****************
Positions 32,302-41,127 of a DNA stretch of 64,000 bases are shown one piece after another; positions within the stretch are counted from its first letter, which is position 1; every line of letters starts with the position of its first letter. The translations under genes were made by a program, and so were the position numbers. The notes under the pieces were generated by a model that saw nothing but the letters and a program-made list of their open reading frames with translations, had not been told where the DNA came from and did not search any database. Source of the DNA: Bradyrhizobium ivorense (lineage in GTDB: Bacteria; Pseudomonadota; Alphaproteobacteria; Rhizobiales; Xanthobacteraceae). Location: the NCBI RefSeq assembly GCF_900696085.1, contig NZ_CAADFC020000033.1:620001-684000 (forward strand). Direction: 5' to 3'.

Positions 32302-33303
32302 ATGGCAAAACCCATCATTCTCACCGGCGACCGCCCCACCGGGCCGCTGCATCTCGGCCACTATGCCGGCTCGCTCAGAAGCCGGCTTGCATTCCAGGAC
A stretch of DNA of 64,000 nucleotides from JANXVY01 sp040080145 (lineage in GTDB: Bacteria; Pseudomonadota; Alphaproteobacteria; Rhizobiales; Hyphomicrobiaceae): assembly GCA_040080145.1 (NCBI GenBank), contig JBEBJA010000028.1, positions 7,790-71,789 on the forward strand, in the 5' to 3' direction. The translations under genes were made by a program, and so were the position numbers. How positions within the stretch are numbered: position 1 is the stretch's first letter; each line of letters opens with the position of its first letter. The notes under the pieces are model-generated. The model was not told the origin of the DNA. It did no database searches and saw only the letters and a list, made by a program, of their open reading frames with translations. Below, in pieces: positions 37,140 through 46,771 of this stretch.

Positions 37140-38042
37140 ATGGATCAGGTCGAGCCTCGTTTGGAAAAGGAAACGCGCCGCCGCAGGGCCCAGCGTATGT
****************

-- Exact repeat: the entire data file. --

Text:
Positions 32,302-41,127 of a DNA stretch of 64,000 bases are shown one piece after another; positions within the stretch are counted from its first letter, which is position 1; every line of letters starts with the position of its first letter. The translations under genes were made by a program, and so were the position numbers. The notes under the pieces were generated by a model that saw nothing but the letters and a program-made list of their open reading frames with translations, had not been told where the DNA came from and did not search any database. Source of the DNA: Bradyrhizobium ivorense (lineage in GTDB: Bacteria; Pseudomonadota; Alphaproteobacteria; Rhizobiales; Xanthobacteraceae). Location: the NCBI RefSeq assembly GCF_900696085.1, contig NZ_CAADFC020000033.1:620001-684000 (forward strand). Direction: 5' to 3'.

Positions 32302-33303
32302 ATGGCAAAACCCATCATTCTCACCGGCGACCGCCCCACCGGGCCGCTGCATCTCGGCCACTATGCCGGCTCGCTCAGAAGCCGGCTTGCATTCCAGGAC
A stretch of DNA of 64,000 nucleotides from JANXVY01 sp040080145 (lineage in GTDB: Bacteria; Pseudomonadota; Alphaproteobacteria; Rhizobiales; Hyphomicrobiaceae): assembly GCA_040080145.1 (NCBI GenBank), contig JBEBJA010000028.1, positions 7,790-71,789 on the forward strand, in the 5' to 3' direction. The translations under genes were made by a program, and so were the position numbers. How positions within the stretch are numbered: position 1 is the stretch's first letter; each line of letters opens with the position of its first letter. The notes under the pieces are model-generated. The model was not told the origin of the DNA. It did no database searches and saw only the letters and a list, made by a program, of their open reading frames with translations. Below, in pieces: positions 37,140 through 46,771 of this stretch.

Positions 37140-38042
37140 ATGGATCAGGTCGAGCCTCGTTTGGAAAAGGAAACGCGCCGCCGCAGGGCCCAGCGTATGT